Joints, which connect your bones, typically allow for movement in predetermined directions. Each joint in your body has a different range of motion, which is the distance and direction a joint can move to its full potential.
Stretching helps to improve range-of-motion in your joints. In order to maintain healthy joints, they must go through their full range of motionon a daily basis. Otherwise, synovial fluid, a nutrient rich fluid, cannot properly fulfill its duties of circulating and coating the joint surface. Without this fluid, your joints will begin to feel stiff and deteriorate, causing issues like arthritis to form.
Causes that Affect Your Range of Motion
Some joints are not meant to move a lot. Not only that, but there can be several inherent and situational reasons why your joints are lacking proper mobility. For instance, bony structures can limit movement, as well as your muscles’ ability to contract and relax while moving. Age can also affect your range of motion.
When soft tissues that surround the joint are injured, that can cause reduced range of motion. Diseases such as rheumatoid arthritis and osteoarthritis can cause limited range of motion as well.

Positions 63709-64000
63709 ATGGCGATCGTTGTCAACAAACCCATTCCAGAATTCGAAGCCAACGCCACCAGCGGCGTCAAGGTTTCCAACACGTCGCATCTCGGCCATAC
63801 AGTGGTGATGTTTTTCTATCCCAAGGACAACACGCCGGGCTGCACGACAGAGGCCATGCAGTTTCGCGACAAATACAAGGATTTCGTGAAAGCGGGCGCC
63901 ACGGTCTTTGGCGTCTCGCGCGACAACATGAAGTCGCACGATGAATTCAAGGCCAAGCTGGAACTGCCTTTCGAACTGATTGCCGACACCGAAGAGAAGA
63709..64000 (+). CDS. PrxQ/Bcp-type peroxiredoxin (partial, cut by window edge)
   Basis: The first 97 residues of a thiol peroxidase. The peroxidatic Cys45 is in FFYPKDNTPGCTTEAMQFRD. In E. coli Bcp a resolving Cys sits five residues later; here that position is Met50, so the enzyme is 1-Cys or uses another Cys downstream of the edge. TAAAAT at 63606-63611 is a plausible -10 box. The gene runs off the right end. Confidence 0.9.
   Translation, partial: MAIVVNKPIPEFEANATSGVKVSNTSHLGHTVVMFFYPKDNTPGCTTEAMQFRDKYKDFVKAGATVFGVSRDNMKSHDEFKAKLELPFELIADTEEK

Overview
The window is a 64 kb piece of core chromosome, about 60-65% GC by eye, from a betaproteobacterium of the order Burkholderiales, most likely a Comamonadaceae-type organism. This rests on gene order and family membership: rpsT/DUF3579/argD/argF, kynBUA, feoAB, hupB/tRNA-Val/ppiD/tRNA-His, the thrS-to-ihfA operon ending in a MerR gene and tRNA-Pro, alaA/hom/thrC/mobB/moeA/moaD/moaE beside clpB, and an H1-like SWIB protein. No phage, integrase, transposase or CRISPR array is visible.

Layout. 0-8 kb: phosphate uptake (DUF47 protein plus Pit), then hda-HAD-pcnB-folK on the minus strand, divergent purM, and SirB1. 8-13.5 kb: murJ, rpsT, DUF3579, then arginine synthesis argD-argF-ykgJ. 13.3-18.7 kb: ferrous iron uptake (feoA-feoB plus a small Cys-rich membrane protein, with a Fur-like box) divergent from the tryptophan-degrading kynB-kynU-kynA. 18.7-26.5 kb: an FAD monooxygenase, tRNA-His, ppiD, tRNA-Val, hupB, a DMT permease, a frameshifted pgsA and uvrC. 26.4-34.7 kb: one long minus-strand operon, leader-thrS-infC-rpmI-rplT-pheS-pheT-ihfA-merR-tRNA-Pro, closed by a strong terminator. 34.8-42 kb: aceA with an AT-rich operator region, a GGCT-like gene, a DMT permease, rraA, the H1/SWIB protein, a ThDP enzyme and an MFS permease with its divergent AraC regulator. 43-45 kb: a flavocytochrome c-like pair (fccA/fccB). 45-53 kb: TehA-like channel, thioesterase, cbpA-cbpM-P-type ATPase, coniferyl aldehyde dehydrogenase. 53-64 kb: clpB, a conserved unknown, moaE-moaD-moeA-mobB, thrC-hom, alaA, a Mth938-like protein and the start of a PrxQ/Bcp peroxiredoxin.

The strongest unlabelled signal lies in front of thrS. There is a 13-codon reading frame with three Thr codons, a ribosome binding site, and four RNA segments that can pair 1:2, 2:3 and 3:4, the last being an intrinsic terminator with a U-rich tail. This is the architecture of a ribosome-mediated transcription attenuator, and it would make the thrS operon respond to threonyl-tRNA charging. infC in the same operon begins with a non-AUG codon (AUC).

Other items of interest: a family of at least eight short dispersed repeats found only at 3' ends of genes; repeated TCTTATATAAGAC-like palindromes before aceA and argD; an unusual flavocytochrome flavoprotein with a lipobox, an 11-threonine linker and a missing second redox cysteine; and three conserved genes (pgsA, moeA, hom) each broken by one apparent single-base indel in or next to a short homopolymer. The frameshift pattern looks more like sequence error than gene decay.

Improving Your Range of Motion
As mentioned above, stretching is a huge factor in improving range of motion. There are several types of stretches to keep in mind. Static stretching can be performed across multiple joints, or just one joint, depending on your muscles or tissues that are being stretched. This type of stretching should last around 30 to 60 seconds and needs to be performed once your physical activity is done, not before.
Foam rolling can also help to improve range of motion. Similar to static stretching, it should be completed post-workout, helping to release stress and tension, and could even improve your recovery times.
This post was adapted from The Physical Therapy Advisor and Very Well Health. Read the full articles here and here.
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